floyd is offline   Reply With Quote
Old 09-19-2018, 01:20 PM   #35
Senior Member
 
Name: Eric
Trailer: Boler
TN
Posts: 118
Registry
From a manufacturing stand point plastic has twice the carbon foot print as wood and aluminum has four times the foot print of wood. So by that thought process a stick built camper could be more or less depending on the skin.

If you look at life of unit the vast majority of the carbon foot print will be created pulling the camper so weight and aerodynamics will be critical. This is where I think you will see the biggest issue most stick built campers have a higher and wider profile which will create more drag and wind resistance. This is what will drive up there carbon foot print. I have a utility trailer that has the same exterior dimension as a standard camper and it cost about 3 mpg more to pull than my Scamp 16.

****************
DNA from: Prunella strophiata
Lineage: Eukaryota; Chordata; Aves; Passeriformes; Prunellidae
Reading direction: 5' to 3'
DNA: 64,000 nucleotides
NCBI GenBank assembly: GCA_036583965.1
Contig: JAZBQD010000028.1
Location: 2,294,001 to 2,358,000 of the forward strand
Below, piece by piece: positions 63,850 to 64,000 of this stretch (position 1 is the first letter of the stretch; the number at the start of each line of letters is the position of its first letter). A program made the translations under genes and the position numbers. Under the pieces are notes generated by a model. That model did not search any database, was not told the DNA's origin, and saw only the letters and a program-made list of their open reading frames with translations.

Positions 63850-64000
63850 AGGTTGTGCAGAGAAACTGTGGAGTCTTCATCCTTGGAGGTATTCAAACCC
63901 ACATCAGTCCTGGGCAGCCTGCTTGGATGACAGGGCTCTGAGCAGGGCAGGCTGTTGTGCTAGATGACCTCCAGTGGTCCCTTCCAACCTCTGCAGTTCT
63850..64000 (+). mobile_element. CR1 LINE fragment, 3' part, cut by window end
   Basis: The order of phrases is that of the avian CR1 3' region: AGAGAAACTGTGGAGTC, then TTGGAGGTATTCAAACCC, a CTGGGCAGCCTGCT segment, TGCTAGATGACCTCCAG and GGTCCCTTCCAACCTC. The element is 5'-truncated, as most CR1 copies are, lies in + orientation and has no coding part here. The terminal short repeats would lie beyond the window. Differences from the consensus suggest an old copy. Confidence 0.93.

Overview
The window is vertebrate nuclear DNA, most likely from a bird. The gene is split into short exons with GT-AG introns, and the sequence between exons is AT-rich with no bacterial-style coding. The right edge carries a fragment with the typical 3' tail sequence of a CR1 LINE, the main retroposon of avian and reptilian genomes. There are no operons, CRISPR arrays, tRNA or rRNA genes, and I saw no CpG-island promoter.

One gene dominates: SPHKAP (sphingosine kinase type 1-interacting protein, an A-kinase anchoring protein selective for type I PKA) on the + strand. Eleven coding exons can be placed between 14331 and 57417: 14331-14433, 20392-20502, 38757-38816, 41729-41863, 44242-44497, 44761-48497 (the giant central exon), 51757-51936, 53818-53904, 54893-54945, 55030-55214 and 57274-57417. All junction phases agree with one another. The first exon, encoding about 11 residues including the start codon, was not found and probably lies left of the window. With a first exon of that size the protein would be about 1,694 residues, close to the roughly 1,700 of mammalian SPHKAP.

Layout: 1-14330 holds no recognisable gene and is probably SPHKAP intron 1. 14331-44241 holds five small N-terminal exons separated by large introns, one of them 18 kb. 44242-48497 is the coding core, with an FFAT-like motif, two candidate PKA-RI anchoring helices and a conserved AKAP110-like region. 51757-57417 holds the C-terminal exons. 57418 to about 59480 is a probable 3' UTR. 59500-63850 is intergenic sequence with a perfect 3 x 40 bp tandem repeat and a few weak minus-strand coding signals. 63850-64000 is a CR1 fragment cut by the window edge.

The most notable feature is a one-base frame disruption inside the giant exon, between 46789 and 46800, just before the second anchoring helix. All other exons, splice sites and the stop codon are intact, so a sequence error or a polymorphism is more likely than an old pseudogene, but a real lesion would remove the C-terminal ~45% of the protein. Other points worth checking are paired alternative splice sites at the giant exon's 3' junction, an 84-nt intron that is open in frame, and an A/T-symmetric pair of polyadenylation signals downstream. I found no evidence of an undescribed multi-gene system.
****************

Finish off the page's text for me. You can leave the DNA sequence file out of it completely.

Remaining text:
Eric Frye is offline   Reply With Quote
Old 09-19-2018, 02:31 PM   #36
Senior Member
 
Name: Harold
Trailer: 1975 Scamp, 13-foot
Redding, California
Posts: 390
Registry
Anybody buy a trailer by the pound?

Quote:
Originally Posted by Glenn Baglo View Post
Anybody buy a trailer by the pound?
I believe they do in England.
Doctor Harold is offline   Reply With Quote
Old 09-19-2018, 02:41 PM   #37
Senior Member
 
ZachO's Avatar
 
Name: Zach
Trailer: 91 Bigfoot 17
Montana
Posts: 2,467
Registry
I don't have much experience, but I've been going under the impression that the fiberglass trailers are actually a bit heavier than other trailers.

This is completely anecdotal, but I have definitely had multiple people be surprised when I tell them the weight of my trailer. Not because of how light it is, but how heavy. I also have a friend who has a 22' stick-built trailer with a full bed, full fridge, and single axle, which weighs less than my 17' with a little dorm-size fridge, no dedicated bed etc.